Seasons of Wildlife
Spring is the busiest season on the refuge - both in terms of bird sightings and in terms of people. March is when the waterfowl numbers begin to increase as the ducks begin to move north. This is also when we start to see Canada geese and trumpeter swans nesting on muskrat cabins with goslings and cygnets arriving in April. Shorebirds and songbirds begin to show up on their journey north in mid-April and the numbers and variety grow through the end of May. This is also when the wading birds that will eventually nest on West Sister Island arrive. This is a great time to watch bald eagles feeding chicks in their nests. Map turtles are often seen basking in the sun during nesting season and a fascinating sight it groups of long-nosed gar spawning along the creek.
While the bird numbers go down in summer, there is still a lot to see. The wading birds are busy feeding in the marshes to carry food to the young in the nests on West Sister Island. Bald eagle chicks fledge and can be seen feeding in the creek and wetlands. Trumpeter swans are frequently seen feeding with their groups of cygnets. This is when you will see the common terns that nest in the area and if you are lucky, a sandhill crane pair with colts.
As the grasses begin to turn brown the songbirds and shorebirds will be passing through on their trips south. The fall migration is more drawn out and extended than spring migration. We will see waterfowl numbers peak in October, this is usually when we see the first tundra swans arrive and if we are lucky, a snow goose. The deer become more visible at this time of year as enter the breeding season. Sandhill cranes are no longer in family groups and you can see larger flocks feeding in the marshes together.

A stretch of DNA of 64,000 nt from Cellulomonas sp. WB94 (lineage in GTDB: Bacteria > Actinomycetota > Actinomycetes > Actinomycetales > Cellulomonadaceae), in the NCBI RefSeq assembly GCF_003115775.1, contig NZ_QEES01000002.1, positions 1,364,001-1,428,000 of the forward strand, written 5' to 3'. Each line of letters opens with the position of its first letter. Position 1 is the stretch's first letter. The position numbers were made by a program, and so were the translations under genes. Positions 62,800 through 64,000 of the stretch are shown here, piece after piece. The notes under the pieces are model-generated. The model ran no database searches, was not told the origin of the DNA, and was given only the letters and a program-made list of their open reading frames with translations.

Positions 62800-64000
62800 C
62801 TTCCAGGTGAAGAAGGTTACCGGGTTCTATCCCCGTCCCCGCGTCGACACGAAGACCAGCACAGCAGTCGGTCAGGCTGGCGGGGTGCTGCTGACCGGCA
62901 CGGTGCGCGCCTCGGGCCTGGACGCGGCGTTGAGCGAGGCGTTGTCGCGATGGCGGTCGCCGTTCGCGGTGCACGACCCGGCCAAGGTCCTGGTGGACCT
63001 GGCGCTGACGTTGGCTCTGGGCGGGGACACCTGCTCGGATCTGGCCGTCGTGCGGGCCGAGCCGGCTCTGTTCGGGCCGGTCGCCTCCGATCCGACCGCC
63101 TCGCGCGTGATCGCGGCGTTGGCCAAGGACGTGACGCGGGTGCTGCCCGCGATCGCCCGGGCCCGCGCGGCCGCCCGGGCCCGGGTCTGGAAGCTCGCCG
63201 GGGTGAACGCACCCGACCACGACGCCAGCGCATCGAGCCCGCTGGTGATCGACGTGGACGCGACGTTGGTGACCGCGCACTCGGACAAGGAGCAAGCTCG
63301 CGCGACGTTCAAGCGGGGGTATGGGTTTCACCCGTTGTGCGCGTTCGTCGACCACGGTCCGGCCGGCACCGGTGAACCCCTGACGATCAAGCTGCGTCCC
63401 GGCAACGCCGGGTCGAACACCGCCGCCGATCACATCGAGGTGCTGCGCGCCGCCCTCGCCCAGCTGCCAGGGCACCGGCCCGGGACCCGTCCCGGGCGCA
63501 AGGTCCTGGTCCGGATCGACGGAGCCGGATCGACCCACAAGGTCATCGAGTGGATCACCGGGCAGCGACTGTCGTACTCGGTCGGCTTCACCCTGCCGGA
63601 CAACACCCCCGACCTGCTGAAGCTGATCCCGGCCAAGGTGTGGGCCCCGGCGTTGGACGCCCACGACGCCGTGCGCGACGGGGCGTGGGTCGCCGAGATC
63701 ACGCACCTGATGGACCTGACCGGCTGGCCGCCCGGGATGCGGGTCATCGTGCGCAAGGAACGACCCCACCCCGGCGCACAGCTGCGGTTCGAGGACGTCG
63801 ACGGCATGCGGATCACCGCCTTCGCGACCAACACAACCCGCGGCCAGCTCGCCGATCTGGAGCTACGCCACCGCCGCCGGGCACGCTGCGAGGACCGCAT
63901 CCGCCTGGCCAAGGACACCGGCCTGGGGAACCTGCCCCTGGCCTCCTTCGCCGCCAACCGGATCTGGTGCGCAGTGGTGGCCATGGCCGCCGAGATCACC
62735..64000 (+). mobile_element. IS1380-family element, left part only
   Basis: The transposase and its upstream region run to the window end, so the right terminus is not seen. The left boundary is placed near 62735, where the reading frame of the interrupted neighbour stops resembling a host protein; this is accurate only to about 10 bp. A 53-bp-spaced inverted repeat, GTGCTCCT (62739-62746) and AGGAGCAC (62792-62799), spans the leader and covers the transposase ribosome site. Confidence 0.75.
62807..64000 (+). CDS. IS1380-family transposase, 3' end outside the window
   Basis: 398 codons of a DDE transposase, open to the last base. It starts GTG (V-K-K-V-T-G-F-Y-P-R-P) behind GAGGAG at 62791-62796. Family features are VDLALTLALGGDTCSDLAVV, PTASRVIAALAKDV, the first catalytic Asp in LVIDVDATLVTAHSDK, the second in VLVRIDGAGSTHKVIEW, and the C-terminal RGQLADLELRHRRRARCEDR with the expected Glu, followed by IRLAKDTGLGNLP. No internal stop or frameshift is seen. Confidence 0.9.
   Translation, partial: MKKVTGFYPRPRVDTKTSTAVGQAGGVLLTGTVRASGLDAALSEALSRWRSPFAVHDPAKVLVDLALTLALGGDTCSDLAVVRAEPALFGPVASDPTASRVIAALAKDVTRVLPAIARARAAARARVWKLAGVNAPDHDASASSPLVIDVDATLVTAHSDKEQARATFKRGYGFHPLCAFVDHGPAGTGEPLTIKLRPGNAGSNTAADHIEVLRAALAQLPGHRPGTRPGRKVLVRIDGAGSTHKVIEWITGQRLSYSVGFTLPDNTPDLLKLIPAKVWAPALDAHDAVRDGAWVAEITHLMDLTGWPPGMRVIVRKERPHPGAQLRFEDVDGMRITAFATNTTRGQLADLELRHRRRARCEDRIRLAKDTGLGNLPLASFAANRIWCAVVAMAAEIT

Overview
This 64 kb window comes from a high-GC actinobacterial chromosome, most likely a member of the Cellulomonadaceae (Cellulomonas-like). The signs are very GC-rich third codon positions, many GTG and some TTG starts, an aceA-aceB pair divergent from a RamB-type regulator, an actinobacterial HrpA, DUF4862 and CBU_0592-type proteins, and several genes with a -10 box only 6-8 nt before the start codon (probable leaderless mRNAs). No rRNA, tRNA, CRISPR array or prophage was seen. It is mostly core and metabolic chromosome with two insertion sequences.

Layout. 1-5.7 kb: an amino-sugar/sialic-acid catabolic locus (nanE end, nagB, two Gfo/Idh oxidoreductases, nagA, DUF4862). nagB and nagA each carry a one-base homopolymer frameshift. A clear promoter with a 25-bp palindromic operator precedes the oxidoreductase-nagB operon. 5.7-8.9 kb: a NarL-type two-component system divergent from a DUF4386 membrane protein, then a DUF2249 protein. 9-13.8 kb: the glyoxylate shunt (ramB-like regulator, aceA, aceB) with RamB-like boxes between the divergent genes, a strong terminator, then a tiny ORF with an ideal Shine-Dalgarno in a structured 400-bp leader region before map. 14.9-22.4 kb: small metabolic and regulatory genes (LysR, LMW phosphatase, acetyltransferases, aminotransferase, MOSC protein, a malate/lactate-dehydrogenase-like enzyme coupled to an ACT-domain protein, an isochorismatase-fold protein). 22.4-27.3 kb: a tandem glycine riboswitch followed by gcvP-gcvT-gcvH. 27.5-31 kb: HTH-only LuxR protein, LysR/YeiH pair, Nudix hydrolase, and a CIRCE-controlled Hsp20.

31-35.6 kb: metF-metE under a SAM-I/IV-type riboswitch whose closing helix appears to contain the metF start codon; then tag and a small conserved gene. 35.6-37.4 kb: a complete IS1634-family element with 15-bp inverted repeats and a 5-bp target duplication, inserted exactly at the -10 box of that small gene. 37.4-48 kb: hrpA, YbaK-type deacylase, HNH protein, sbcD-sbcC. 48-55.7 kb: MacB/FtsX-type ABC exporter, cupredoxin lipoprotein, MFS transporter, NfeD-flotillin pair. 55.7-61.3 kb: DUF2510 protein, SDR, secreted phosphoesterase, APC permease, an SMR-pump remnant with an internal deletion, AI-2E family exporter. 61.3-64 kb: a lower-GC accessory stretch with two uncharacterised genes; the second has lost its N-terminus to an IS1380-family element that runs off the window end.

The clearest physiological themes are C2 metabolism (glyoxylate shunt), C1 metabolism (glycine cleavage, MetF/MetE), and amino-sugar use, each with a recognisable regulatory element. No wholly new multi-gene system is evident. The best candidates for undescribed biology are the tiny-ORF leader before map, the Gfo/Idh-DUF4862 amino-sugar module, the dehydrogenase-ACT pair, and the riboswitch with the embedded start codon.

Roosting owls are often a highlight of a winter visit. The refuge is known to be the winter home to both long-eared and short-eared owls. The prairies on the refuge are frequented by northern harriers and short-eared owls in the winter. There are some well-known spots to look for both screech owls and nesting great horned owls. Tundra swan numbers reach their peak in the winter, often there are thousands of swans flying between the marshes of the refuge and farm fields to the south.
The refuge habitat is variable and diverse. By far these are best known for the variety of birds that have been found there. More than 300 different bird species have been seen on the refuge. The number and variety vary throughout the year with the peak season being from late April to mid-May. During migration, the refuge may host as many as 38 different species of warbler. The boardwalk behind the visitor center and the Estuary Trail provides excellent views of a variety of warblers and other migratory birds. More than 30 species of shorebirds pass through the region during migration. These birds can be found in areas of shallow water or mud. Waterfowl numbers and variety peak in March and again in October and can be found in any of the many wetlands across the refuge.
Mammals are not what the refuge is known for, but there are a variety to be found. In recent years the increase in the beaver population has been of great interest to visitors. There are also a few otters on the refuge. White-tailed deer are common on the refuge though they are not as visible here as in other locations in the region.